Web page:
KIBWANA: Is it time to change executive arm in Kenya? - Daily Nation

Is it time to change executive arm in Kenya?

Saturday February 9 2019

President Uhuru Kenyatta

President Uhuru Kenyatta waves to supporters at Kasarani Stadium on November 28, 2017 as he arrives for his swearing-in ceremony. PHOTO | SIMON MAINA | AFP 

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The 2010 constitution legislated for Kenya a full presidential system in which the president, who is elected through universal suffrage, serves as head of state and of government and is independent from the legislature.

Semi-presidential systems, on the other hand, accommodate both a president and a prime minister. The president exercises overall executive authority with some degree of executive authority delegated to the prime minister.


In a parliamentary system, the prime minister is the head of executive and also doubles as the leader of the legislature. S/he is usually elected by the national assembly and is answerable to Parliament hence the prime minister derives legitimacy from his or her ability to enjoy the confidence of the legislature. In Africa, over 35 countries, Kenya included, are presidential systems. In continental America, 19 of the 23 sovereign states are presidential systems.

Between 2008 and 2013, within the Grand Coalition government, Kenya enjoyed a semi-presidential system of government in which the president appointed a prime minister and two deputy prime ministers who exercised a measure of delegated executive authority. For a wide range of executive decisions, the president and prime minister had to consult for purposes of arriving at some concurrence.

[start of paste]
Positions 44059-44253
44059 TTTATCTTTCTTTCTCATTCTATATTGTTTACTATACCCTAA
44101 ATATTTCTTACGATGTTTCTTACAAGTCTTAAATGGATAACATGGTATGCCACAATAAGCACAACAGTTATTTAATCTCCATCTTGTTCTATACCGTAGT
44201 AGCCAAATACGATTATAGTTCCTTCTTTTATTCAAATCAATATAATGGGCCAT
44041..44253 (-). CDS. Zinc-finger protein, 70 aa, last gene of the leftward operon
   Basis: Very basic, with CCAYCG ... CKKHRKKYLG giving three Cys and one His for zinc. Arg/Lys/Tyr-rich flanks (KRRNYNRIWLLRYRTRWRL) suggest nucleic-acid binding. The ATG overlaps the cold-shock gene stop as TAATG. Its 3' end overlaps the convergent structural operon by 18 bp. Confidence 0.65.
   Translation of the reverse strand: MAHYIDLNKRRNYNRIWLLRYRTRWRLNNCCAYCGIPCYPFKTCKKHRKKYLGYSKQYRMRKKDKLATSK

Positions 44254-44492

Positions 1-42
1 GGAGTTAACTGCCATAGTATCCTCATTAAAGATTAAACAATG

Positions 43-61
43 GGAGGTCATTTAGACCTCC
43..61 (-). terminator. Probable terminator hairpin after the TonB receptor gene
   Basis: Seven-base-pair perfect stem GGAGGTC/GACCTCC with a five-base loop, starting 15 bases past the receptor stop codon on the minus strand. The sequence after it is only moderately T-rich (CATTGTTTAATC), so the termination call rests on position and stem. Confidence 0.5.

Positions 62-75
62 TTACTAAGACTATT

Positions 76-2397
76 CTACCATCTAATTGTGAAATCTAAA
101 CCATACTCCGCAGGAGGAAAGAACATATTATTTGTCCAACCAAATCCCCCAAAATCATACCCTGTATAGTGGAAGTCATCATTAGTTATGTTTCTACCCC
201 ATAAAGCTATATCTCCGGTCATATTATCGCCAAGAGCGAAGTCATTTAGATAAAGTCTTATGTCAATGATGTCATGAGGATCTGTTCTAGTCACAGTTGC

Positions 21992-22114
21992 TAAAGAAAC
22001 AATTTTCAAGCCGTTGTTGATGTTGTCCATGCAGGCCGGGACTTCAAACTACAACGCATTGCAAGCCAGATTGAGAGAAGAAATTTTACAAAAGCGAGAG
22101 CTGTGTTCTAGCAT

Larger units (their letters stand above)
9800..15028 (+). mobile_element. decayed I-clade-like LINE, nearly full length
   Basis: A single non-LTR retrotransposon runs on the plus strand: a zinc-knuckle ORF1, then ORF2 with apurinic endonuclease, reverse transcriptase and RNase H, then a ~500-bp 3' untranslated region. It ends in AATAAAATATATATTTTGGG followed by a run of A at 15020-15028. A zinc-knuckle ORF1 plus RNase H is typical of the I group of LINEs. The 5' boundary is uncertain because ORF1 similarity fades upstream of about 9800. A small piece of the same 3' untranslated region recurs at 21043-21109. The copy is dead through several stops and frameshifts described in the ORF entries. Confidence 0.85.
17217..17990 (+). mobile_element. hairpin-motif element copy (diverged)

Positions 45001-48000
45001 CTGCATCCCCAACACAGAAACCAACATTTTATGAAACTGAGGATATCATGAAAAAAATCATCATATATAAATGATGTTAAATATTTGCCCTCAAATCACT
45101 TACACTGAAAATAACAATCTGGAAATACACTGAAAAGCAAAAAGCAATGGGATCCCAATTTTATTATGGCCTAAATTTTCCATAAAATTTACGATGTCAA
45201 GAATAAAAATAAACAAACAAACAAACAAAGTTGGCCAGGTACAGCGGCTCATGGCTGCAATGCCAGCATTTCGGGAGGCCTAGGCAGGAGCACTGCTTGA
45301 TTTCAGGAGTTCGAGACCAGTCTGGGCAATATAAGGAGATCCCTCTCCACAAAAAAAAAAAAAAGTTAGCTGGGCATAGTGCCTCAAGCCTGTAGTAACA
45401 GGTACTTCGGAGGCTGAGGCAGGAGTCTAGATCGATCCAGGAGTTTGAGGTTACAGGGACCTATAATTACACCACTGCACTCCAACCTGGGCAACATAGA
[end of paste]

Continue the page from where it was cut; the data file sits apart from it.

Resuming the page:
At the dawn of independence, between 1963 and 1964, Kenya had a parliamentary system in which a prime minister exercised executive authority through the unicameral legislature. He was appointed by a political representative of the British monarch resident in Kenya.

Today, Ethiopia and Mauritius are parliamentary systems while examples of semi-presidential systems in Africa are: Algeria, Angola, Cape Verde, Egypt, Sao Tome and Principe, South Africa, Tanzania and Western Sahara.

In presidential systems, power tends to be centralised within the executive headed by one person. The winner in a presidential election takes it all; he or she appoints the cabinet and other state positions with or without parliamentary approval. Those who lose in elections usually have to “stay in the cold” until the next election especially if, as is the current situation in Kenya since 2010, they cannot vie for both presidential and parliamentary elections. Even if a party’s or coalition of parties’ presidential candidate commanded votes almost equal to those of the winner, they are locked out of state power.

Before 2010, unsuccessful presidential candidates would, if they also won a parliamentary seat, remain in Parliament. The opposition candidate with the highest number of votes would become an influential leader of the opposition.


Gerring, Thacker and Moreno in their article “Are Parliamentary Systems Better?” argue that “Parliamentary systems offer significant advantages over presidential systems … What makes parliamentarism, a more reliable vehicle for good public policy, is its capacity to function as a coordination device … This is because parliamentarism integrates a diversity of views, while providing greater incentives for actors to reach government”.